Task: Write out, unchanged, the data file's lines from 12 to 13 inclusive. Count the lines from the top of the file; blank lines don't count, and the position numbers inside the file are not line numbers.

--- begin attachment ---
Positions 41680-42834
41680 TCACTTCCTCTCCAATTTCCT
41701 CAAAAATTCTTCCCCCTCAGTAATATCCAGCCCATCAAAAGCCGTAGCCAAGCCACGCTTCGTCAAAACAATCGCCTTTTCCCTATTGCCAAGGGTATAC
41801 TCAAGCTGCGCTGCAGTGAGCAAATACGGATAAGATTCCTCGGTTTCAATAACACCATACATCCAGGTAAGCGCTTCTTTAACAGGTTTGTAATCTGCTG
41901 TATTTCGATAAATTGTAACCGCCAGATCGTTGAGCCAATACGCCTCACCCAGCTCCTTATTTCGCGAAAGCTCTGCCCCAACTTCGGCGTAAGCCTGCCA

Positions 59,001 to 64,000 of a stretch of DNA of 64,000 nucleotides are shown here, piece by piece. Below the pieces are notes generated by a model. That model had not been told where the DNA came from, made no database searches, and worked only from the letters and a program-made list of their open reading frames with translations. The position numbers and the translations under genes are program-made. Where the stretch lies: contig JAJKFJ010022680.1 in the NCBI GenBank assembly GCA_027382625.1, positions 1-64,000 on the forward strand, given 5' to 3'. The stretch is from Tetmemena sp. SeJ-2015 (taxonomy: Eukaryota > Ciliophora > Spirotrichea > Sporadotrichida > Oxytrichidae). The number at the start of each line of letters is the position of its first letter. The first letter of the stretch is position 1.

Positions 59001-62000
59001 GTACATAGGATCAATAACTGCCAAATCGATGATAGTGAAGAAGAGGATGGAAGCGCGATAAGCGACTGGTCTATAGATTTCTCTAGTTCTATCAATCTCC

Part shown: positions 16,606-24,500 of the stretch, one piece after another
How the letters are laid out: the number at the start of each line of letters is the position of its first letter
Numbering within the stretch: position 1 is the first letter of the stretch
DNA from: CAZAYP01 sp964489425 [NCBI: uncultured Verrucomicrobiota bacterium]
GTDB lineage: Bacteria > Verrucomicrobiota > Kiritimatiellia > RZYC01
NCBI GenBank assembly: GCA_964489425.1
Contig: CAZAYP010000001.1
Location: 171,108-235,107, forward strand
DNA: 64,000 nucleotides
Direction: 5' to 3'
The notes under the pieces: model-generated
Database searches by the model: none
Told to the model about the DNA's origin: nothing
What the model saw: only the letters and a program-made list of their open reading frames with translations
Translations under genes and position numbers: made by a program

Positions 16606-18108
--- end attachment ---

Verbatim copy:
DNA from: CAZAYP01 sp964489425 [NCBI: uncultured Verrucomicrobiota bacterium]
GTDB lineage: Bacteria > Verrucomicrobiota > Kiritimatiellia > RZYC01